The China equity market ructions created volatility across global markets and the bond market was no exception. The surprise decision to devalue the yuan created major equity market weakness with the major view that China devalued the yuan to improve exports and invigorate its local economy. Markets saw that in two ways: stimulus would continue and this was good for asset prices; and, China was set to export more deflation to the rest of the world in the form of lower prices which was bad for other central banks that are attempting to re-inflate their economies.
The People’s Bank of China stepped in afterwards to try and soothe markets by cutting rates and reducing reserve requirements for banks. It also attempted to outlaw short selling of equities and as the month closed was prosecuting journalists and stockbrokers for ‘scaring’ markets. In the face of all this, bonds initially rallied sharply before moving back higher towards month end. The picture for the US Fed to raise rates in September became cloudier as the market ascribed to the view that the Fed would now wait until December before raising rates.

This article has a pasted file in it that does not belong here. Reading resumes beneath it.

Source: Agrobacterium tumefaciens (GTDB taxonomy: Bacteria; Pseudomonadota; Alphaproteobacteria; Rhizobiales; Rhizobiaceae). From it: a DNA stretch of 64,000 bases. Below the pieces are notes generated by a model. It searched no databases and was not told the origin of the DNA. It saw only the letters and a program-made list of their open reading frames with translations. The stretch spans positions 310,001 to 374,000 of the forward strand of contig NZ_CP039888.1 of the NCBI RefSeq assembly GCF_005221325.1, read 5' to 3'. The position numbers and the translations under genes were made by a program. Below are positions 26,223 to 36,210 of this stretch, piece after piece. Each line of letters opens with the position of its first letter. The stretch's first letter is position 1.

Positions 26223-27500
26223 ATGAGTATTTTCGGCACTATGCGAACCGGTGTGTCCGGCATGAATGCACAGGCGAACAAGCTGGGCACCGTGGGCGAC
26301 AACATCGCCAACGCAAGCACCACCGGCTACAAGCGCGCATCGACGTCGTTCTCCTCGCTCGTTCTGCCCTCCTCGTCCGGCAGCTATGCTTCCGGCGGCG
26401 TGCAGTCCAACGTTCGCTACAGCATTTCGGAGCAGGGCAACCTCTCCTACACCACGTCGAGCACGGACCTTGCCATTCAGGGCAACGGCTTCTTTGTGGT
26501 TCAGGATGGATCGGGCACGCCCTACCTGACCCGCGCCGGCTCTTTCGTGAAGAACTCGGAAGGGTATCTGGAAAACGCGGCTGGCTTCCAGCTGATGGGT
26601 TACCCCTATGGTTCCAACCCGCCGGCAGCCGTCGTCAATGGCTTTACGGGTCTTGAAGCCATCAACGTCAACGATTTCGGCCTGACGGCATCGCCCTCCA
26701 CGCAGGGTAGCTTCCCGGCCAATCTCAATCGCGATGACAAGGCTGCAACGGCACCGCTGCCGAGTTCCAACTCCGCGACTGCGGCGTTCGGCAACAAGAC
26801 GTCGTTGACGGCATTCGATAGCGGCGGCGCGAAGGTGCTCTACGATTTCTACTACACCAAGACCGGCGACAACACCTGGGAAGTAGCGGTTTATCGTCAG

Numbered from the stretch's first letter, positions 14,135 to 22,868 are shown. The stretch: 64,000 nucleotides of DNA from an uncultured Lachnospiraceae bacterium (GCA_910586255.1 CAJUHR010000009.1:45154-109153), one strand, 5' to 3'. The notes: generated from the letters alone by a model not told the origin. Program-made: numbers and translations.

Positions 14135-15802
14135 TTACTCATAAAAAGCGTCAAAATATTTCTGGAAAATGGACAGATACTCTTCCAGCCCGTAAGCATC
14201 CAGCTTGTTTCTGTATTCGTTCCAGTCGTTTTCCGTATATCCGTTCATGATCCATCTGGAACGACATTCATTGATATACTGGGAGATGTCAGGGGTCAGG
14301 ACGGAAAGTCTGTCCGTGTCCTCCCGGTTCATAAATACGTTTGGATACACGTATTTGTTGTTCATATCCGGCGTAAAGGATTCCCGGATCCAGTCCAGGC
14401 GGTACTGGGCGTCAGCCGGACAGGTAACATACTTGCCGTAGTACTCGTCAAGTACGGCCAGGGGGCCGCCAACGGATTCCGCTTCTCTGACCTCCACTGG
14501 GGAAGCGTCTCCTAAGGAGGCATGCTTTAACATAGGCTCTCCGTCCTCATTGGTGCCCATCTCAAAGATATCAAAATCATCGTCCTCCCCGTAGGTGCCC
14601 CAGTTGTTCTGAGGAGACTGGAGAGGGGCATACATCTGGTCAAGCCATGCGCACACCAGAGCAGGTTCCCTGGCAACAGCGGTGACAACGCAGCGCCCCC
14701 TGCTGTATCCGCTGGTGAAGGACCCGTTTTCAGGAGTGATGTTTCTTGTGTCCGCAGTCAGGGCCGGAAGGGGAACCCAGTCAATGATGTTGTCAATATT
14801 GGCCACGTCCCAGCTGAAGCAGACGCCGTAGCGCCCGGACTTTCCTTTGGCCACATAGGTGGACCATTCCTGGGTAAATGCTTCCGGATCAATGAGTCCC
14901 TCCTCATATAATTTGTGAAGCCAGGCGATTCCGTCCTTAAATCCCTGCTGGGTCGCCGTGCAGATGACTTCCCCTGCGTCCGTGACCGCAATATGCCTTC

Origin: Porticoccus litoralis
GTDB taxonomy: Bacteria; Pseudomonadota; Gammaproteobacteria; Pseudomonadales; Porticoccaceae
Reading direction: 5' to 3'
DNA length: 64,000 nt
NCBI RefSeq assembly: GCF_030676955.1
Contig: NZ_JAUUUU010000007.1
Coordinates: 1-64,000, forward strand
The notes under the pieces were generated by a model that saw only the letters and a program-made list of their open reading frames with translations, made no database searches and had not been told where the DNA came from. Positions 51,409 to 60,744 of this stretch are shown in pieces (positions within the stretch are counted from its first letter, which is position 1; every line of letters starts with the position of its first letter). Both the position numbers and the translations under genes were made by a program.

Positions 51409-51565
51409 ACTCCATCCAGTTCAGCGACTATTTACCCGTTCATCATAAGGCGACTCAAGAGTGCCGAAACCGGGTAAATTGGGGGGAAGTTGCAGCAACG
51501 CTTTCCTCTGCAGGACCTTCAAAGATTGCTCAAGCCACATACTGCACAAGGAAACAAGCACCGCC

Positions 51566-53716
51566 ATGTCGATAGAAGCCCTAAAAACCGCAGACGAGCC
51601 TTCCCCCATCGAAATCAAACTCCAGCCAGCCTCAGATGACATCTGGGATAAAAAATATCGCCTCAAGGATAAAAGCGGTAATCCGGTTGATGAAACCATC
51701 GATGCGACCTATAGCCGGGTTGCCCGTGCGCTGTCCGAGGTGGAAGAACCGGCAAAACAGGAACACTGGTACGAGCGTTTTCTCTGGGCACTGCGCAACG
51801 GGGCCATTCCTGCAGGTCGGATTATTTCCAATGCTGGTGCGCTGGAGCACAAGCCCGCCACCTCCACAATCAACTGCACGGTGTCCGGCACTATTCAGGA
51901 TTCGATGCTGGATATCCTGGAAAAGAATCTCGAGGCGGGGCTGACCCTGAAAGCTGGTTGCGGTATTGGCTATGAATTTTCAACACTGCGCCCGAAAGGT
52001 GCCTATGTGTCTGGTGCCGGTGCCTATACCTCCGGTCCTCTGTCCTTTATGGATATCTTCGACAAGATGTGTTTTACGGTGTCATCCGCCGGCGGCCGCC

The result was a mixed bag for global 10y bonds. US bonds rose 3bps to 2.22%, German bonds followed suit rising 13bps to 0.77% and French bonds rose 7bps to 1.09%. Australian bonds fell along with Japanese bonds (down 3bps to 0.38%) and UK bonds (down 5bps to 1.85%).